He sees the presence of non-white (and inappropriately "ethnic" white) people in "his" society as a sign — literally a sign, not the thing itself in its full reality — of the irruption into the superficially livable present of both the ancient (atavism: the primitive) and what is to come (degeneration: what he would designate "decadence", what I would designate, with different significances and in the recognition that it is not arriving but accelerating, already having arrived, "modernity"). He is of course wrong, morally and factually, but his is a wrongness deeply rooted in "Western civilization" and its self-conception, and like many deeply held terribly wrong beliefs it is a recognizable distortion of the truth: in that modernity has built itself on the destruction/exploitation (two aspects of the same thing) of the foundation that non-"Western" people laid before modernity rolled over them (the past); and could not continue to stand without the constant rebuilding of that foundation through labor squeezed out of these same people through continual, well- or poorly-hidden violence (the ongoing present, for Lovecraft in my scheme "the future").

To put it mildly, I can certainly understand why any given person of color might not want to read Lovecraft; why go out of your way to expose yourself to more vicious racism? (I can equally understand why other people of color would want to read him.) But when white people refuse to read him specifically for this reason (I would not want to elide the fact that there are other reasons not to want to read him, though I likely would object to them all!) it often strikes me as a form of the liberal insistence that there is no problem (anymore), or that there will be no problem (soon), or that there would be no problem (if everyone would just ignore it), or that sure, there is a problem, but it lies anywhere-but-in-me. Part of what Lovecraft does is to lay bare — precisely by hurling himself into them! — the mystifications of liberal modernity. The racism is in us, and we are in the racism.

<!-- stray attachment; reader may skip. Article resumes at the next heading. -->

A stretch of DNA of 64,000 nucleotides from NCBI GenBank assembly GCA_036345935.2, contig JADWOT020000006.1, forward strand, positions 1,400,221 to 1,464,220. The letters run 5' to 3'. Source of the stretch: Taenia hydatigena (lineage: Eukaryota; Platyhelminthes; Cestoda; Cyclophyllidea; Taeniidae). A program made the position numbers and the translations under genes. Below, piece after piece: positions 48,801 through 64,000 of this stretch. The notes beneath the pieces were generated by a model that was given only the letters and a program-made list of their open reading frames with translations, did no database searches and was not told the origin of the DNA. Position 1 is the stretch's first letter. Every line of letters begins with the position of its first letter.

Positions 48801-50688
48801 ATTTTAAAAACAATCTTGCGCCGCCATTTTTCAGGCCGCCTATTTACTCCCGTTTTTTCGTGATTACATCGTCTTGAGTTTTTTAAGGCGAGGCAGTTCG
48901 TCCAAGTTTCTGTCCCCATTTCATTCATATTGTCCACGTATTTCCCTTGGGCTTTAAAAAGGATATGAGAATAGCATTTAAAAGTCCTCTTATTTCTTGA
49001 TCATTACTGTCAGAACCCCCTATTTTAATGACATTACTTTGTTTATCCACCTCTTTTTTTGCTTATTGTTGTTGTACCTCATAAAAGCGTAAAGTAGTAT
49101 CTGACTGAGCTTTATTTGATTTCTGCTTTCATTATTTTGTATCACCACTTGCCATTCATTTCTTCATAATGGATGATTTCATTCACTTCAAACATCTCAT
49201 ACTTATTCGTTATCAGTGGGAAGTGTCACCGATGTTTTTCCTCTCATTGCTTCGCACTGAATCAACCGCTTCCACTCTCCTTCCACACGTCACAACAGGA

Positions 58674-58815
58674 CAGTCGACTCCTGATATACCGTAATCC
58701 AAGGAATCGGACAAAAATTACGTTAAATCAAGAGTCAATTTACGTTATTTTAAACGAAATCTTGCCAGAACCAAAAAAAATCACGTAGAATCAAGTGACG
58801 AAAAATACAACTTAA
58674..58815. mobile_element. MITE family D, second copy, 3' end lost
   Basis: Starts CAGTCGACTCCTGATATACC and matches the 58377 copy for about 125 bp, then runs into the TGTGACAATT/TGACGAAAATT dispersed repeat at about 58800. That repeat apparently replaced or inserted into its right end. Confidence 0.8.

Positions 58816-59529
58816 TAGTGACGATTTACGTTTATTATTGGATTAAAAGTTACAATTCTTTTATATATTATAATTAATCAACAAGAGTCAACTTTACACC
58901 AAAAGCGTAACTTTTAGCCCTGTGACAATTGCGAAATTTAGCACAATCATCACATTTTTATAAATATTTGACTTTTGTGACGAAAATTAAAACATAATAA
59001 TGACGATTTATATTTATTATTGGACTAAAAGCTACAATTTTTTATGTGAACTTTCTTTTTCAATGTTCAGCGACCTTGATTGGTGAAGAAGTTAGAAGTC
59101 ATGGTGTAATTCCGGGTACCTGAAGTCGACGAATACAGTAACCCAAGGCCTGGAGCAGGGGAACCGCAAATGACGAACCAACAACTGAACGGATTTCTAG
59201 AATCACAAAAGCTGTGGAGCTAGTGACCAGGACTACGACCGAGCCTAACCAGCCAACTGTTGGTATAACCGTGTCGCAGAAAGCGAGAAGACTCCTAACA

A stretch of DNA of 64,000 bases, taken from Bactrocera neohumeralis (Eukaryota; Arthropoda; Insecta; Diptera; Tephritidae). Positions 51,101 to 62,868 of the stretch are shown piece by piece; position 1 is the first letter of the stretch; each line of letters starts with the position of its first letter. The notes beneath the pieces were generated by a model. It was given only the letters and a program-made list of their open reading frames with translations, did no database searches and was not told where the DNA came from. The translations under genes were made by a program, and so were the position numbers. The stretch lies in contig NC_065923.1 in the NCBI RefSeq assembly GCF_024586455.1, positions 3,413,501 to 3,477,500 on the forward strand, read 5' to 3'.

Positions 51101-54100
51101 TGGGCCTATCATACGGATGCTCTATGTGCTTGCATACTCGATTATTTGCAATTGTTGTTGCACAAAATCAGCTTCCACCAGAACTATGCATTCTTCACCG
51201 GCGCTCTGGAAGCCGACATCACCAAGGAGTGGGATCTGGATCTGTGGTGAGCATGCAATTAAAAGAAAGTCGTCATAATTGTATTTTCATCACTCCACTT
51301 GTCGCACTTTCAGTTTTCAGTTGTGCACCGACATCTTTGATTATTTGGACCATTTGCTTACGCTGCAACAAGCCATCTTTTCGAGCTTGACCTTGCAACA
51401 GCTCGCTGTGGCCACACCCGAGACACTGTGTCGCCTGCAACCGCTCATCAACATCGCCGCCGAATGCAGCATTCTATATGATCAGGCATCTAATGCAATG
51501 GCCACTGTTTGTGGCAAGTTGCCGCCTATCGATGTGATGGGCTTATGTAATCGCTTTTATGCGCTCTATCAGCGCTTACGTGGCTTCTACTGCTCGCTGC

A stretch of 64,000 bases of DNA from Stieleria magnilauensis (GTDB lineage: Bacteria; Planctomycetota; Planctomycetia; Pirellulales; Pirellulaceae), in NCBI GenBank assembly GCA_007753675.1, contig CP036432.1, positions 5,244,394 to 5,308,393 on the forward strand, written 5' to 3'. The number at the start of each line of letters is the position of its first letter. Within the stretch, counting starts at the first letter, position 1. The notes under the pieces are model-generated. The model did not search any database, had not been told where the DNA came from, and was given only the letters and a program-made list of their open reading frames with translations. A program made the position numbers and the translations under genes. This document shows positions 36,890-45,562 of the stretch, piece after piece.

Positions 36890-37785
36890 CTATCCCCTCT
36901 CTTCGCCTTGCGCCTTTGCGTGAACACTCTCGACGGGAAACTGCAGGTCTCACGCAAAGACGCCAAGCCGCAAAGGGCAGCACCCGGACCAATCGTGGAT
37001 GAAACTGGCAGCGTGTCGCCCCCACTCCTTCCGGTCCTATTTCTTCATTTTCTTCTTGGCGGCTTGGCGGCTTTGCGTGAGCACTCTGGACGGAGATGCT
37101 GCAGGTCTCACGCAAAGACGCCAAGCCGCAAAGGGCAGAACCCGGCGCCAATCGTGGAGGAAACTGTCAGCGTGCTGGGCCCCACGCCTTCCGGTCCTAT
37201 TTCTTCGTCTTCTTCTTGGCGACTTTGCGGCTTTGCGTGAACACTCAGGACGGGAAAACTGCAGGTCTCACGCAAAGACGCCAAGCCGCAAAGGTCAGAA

If this were all he did, to read him would be nothing more than to wallow in guilt (that ineffectual pleasure). But this is not all he does. Another part of what he does (emphasizing that he does much more still; remember the tree — I am staying on this same branch/root) is to remind us, to throw his very life and body into the understanding that the-way-things-are is not, emphatically not, permanent, that it is only a temporary and quite probably illusory state of being that has overtaken the past and will be overtaken in its turn by the future. The seeming stability of this way of life is merely the most superficial of disguises. I would call it modern and capitalist ideology covering for the profound instability of these systems; Lovecraft, no doubt, would not. We would both agree, though, that what it hides, what tearing it away might reveal, is as of now nameless, and indescribable.

(So as not to close with seeming to read hope into Lovecraft, I wish to clarify that this is not exactly what I'm trying to do. There is no hope in Lovecraft unless it is that sometimes our dreams may be pleasant. I suppose I am simply trying to say: the radical and the reactionary are not always as mutually exclusive as we'd like to think; and Lovecraft's insistence that modernity's appearance of inevitability, permanence, and stability is nothing but a lie is, despite and even as part of his most horrifying and hateful beliefs, again I say it is a radical movement.)

(A hypersimplified version of what I'm saying might be: for those of us who are not its direct victims and who are indeed in many ways its direct beneficiaries, haughtily to refuse to read what we find ideologically incorrect for this reason and this reason only is not a path even to purity of mind, let alone to righteousness of action.)